Dani Alves’ rejection of Man City a Blow to Club’s Image

On July 12, French club Paris St. Germain officially announced the signing of veteran right-back Dani Alves. The 34-year-old Brazilian had left Juventus on a free transfer, but it was widely reported that he would be reuniting with former boss Pep Guardiola at Manchester City. Nevertheless, PSG made came in with a last-ditch offer over the weekend, an offer supposedly worth roughly €260,000 per week, or about €29 million for two years [ESPNFC].

Not only did PSG double the wage offer from Manchester City, but it seems Alves had another motive for joining the Parisians. “If Pep Guardiola and Manchester City feel hurt, I am sorry,” Alves said in his first press conference as a PSG player, “…I’ve come here to be a champion.” So not only did PSG out-muscle City on the financial front, but also seemingly on the ability to persuade Alves of potential short-term success. The Dani Alves miss shouldn’t be passed over by City fans; instead, quite the contrary. Missing out on the fullback is evidence that Manchester City is still not a true powerhouse in many players’ minds, but instead just a big club that can offer you extraordinary wages. When those wages are outmatched, the other club is the logical choice.

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When Pep Guardiola redefined football during his tenure at Barcelona, Dani Alves was a key component in the squad. Not only was he a solid defender, allowing players like Lionel Messi to roam further forward, but he assisted in virtually every area of the game. A student of Johan Cruijff, Guardiola pushes his players to play a modern version of Total Voetbal: every player contributes in as many phases of play as possible, covering for teammates who track forward to press the opposition. Alves is perfectly built for this; the Brazilian is a great attacking presence, is comfortable drifting inside to assist with controlling the midfield, and is physical enough to last for 90 minutes of constant pressing and running. He’d be the perfect player for Pep’s Manchester revolution, but he didn’t see it quite like that.

If the rumors are true, it is possible that potential signing Kyle Walker would have still been brought in if Alves signed. This likely would have forced Dani Alves to the bench in most games, only appearing in specific matches or as a super-substitute. Right off the bat, that surely put him and his representatives on edge during negotiations. But at 34-years-old, with a contract signing him for two more years, Alves surely wouldn’t expect to be offered a full-fledged key player role at a world-class club, right? Maybe winning Ligue 1 a couple times before retiring is what Dani Alves envisioned as the right move, but if he truly wants to “be a champion”, then City would be the logical choice in terms of potential Champions League success.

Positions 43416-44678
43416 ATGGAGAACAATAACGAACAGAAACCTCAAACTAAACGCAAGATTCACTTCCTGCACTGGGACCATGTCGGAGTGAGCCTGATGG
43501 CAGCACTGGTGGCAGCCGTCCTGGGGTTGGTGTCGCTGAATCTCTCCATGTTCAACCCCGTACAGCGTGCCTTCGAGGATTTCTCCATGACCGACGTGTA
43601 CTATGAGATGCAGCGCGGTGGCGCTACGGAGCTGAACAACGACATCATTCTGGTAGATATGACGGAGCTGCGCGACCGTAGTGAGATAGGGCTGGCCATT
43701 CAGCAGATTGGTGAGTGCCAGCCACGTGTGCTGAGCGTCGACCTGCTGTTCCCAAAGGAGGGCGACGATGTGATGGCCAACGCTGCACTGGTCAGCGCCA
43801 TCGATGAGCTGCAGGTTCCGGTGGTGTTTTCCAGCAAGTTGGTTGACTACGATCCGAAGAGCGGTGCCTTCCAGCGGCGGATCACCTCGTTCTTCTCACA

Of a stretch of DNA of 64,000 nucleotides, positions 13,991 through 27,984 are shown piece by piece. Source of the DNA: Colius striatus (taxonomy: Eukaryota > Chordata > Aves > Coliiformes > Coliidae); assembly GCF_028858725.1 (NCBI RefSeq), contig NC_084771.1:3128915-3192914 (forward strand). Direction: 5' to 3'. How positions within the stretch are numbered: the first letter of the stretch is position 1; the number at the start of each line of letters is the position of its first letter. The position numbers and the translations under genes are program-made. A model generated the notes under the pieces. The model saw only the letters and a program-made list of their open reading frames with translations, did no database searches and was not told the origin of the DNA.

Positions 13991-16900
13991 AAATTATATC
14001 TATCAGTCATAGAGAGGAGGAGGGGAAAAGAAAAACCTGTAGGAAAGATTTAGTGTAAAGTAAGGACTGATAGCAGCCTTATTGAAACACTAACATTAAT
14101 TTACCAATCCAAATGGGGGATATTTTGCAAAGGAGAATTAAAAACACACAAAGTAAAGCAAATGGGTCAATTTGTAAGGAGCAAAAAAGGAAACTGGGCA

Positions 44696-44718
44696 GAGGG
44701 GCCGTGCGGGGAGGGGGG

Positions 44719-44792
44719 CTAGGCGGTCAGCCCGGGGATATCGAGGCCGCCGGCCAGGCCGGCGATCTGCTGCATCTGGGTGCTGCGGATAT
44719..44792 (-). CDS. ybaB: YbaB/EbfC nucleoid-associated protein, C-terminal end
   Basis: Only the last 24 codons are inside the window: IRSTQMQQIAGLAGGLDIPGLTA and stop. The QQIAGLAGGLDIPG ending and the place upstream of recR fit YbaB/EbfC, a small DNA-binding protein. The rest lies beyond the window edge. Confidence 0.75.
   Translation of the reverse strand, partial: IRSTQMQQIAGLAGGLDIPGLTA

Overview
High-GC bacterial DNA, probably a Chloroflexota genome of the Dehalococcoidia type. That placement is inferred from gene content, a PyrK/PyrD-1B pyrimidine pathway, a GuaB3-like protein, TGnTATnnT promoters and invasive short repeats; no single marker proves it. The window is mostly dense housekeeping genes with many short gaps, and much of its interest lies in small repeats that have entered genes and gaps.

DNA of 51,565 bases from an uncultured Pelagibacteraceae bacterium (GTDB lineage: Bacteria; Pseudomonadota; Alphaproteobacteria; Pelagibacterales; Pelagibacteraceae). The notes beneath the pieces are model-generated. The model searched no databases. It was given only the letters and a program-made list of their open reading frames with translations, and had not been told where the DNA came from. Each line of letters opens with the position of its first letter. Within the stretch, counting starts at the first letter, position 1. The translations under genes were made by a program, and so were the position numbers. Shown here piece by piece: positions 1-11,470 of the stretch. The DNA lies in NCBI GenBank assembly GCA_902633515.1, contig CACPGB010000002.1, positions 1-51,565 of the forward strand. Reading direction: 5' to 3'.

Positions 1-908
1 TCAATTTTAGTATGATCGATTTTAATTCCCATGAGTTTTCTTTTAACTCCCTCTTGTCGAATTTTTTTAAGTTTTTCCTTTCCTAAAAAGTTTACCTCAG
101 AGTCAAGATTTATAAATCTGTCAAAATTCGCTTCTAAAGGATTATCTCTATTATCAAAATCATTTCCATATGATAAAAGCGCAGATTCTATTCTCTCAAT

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Manchester City need to prove that it not only has the spending power of the world’s best, but also that it can compete against the world’s best. Making the Champions League semi-final in 2016 was a positive, but bowing out earlier against Monaco certainly looked like somewhat of a regression. City not only needs to start winning the Premier League more consistently, but also needs to show an ability to constantly compete for a Champions League title. If that doesn’t happen, players like Dani Alves will reject the club in favor of others.

What do you think? Did Dani Alves reject City for PSG solely because of wages and playing time, or did the image of City play a role as well? Let us know.

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Featured image provided by PSG’s official website, en.psg.fr.

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